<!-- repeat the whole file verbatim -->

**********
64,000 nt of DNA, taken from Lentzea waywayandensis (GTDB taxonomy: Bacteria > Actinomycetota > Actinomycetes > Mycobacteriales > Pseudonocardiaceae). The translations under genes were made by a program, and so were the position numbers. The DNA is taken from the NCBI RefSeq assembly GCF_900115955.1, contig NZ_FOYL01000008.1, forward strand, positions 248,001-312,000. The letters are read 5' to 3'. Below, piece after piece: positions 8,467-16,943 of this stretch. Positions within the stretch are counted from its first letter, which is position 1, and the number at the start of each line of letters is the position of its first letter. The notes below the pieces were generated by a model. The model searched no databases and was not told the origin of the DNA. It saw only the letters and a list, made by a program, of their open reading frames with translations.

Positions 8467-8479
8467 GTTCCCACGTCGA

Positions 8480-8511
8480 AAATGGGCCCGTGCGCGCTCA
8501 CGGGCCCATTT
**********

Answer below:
64,000 nt of DNA, taken from Lentzea waywayandensis (GTDB taxonomy: Bacteria > Actinomycetota > Actinomycetes > Mycobacteriales > Pseudonocardiaceae). The translations under genes were made by a program, and so were the position numbers. The DNA is taken from the NCBI RefSeq assembly GCF_900115955.1, contig NZ_FOYL01000008.1, forward strand, positions 248,001-312,000. The letters are read 5' to 3'. Below, piece after piece: positions 8,467-16,943 of this stretch. Positions within the stretch are counted from its first letter, which is position 1, and the number at the start of each line of letters is the position of its first letter. The notes below the pieces were generated by a model. The model searched no databases and was not told the origin of the DNA. It saw only the letters and a list, made by a program, of their open reading frames with translations.

Positions 8467-8479
8467 GTTCCCACGTCGA

Positions 8480-8511
8480 AAATGGGCCCGTGCGCGCTCA
8501 CGGGCCCATTT